I didn’tknow I was creating a tradition. What I wanted to do was make Fourth of July as patriotic as possibleconsidering I lived in southern California where we don’t have the Boston Popsor the Washington Monument. When Iwas very young, my brothers and sisters piled into the back of the stationwagon and my dad drove practically non-stop from California to Indiana for afew weeks every few summers. Oneday we were visiting relatives in the small Indiana town of Jasonville where mydad grew up. In no time at all, ahorse and wagon was hitched up; children mounted their horses, and we paradeddown Main Street in our own personal small town parade. Those were the days you didn’t need apermit, a holiday, or any reason for a parade except we’d come to town and itwould be fun.
The onlyway to recreate the small town parade while living in southern California wasto put together a Fourth of July neighborhood street parade. We made homemade invitations and thechildren passed them out door-to-door. They encouraged people to participate even if they just wanted to clapas the parade went by. After all,a parade needs spectators to wave and cheer.
At 10a.m. on the Fourth, children on decorated tricycles and bikes, parents pullingflag festooned wagons, and everyone wearing their red, white, and blue. Everyyear I made patriotic tee shirts and one year I made sashes that said”America”, “Freedom”, and “Liberty”. These were very simply made. I cut out fabric letters and sewed themon muslin. I didn’t bother withperfection because I was going for the country casual look.
Ourparade had a boom box playing patriotic music instead of a marching band. My dad, a former F.B.I. agent was putin charge of security. He walked onahead and made sure to stop any cars and that the route was safe. People would get out of their cars andenjoy the parade. At the end ofthe parade, everyone gathered in our driveway for lemonade and flagcookies.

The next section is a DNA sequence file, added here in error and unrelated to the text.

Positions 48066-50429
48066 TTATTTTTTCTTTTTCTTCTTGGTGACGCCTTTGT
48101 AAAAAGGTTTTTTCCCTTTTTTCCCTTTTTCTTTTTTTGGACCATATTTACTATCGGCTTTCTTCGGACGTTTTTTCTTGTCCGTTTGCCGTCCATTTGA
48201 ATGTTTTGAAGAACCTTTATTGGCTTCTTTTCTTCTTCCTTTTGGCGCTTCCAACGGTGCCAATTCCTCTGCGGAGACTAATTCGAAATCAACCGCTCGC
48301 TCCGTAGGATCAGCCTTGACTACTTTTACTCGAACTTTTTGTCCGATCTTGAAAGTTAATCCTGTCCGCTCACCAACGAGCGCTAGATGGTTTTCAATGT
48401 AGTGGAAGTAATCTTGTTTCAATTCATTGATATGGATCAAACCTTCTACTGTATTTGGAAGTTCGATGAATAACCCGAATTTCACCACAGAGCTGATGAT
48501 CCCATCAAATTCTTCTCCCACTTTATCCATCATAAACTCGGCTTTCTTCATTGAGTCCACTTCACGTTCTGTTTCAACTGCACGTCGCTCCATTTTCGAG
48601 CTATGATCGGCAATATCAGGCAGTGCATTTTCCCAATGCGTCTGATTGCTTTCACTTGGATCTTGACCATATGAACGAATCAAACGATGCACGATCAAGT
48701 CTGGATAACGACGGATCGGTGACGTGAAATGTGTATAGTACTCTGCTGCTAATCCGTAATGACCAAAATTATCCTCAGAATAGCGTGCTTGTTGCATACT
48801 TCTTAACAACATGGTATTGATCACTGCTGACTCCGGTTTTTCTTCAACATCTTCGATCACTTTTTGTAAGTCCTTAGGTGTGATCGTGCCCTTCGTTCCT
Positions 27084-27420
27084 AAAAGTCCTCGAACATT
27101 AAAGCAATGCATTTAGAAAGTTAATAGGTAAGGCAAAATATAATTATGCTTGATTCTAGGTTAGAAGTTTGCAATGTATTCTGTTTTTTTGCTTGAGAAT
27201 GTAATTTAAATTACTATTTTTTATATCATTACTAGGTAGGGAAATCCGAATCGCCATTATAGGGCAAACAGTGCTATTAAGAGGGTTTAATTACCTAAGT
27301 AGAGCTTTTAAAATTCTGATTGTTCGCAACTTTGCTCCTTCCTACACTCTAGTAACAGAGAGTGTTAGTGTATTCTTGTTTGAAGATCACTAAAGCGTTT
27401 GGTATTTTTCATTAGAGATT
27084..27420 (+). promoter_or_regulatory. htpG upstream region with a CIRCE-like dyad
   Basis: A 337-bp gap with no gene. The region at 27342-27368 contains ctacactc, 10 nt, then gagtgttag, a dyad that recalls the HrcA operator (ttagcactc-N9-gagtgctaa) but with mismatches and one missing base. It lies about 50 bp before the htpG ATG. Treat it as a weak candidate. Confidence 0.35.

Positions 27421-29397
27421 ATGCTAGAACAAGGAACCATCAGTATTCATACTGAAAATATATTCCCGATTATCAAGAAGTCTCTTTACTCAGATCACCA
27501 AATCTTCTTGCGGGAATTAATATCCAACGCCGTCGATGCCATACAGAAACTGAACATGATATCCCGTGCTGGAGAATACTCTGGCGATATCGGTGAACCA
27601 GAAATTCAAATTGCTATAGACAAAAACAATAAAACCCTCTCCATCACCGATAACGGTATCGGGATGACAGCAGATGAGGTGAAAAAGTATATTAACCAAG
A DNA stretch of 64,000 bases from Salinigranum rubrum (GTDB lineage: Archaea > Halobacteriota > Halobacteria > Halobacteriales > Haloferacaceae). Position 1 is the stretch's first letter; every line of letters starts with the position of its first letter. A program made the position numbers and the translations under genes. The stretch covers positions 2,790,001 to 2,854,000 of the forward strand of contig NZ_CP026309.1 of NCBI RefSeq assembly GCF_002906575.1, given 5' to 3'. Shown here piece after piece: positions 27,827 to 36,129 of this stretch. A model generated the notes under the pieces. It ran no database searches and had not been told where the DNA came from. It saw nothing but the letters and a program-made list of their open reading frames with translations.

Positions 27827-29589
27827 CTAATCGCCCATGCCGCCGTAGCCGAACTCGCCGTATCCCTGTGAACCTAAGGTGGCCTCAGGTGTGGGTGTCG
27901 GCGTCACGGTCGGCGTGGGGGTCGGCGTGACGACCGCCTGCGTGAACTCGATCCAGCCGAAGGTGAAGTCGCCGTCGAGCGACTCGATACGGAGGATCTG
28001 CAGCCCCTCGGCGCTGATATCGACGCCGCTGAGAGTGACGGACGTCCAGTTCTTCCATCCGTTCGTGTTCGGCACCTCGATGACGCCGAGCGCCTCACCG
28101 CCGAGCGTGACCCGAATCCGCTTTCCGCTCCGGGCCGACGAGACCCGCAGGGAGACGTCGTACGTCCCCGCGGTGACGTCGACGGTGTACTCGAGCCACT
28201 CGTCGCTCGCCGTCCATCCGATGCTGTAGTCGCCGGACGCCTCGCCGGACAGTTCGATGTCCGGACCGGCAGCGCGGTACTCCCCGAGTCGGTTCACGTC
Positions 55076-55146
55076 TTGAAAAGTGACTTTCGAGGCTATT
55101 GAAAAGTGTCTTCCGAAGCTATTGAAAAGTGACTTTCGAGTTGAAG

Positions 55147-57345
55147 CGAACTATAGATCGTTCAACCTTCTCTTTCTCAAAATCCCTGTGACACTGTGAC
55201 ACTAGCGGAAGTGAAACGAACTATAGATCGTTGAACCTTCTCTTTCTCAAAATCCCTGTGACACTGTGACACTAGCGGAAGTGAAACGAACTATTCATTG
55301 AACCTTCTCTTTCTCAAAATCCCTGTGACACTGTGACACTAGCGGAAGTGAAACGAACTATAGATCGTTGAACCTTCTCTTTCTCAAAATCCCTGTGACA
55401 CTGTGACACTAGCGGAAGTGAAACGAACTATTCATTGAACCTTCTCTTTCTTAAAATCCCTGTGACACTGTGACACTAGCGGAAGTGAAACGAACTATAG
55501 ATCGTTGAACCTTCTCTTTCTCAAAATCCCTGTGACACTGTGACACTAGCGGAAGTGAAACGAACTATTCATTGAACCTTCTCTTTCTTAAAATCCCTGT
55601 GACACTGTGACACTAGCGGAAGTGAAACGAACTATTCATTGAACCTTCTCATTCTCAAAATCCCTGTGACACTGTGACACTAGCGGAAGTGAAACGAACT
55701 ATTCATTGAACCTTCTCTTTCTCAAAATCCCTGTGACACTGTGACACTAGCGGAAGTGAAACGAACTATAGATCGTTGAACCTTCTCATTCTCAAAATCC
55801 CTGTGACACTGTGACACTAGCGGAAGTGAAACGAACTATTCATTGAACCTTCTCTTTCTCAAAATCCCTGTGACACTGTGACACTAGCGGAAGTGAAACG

Laterthat day we always had old fashioned hand cranked ice cream. If you didn’t take your turn crankingand filling the oak barrel with salt and ice, you didn’t eat ice cream. There were a few years when I wasn’tsure my nephew, Jason, was going to get any ice cream, but eventually he’d take his turn.
As it wasgetting dark, the kids would be anxious to go to the top of the hill in PortolaHills and watch fireworks from El Toro Marine Base, Laguna Beach, and othercoastal cities. A perfectending of a day that turned into a holiday tradition.
Nancy Nemitz, owner of Create the Space Professional Organizing LLC, works with busy families, professional athletes, small businesses, and moms to create an organized space for them to live and work. She’s been featured on this year’s Season Finale of TLC’s Hoarding:Buried Alive, “It’s A Freakin War Zone”. Nancy has four grown children and has been married for 35 years.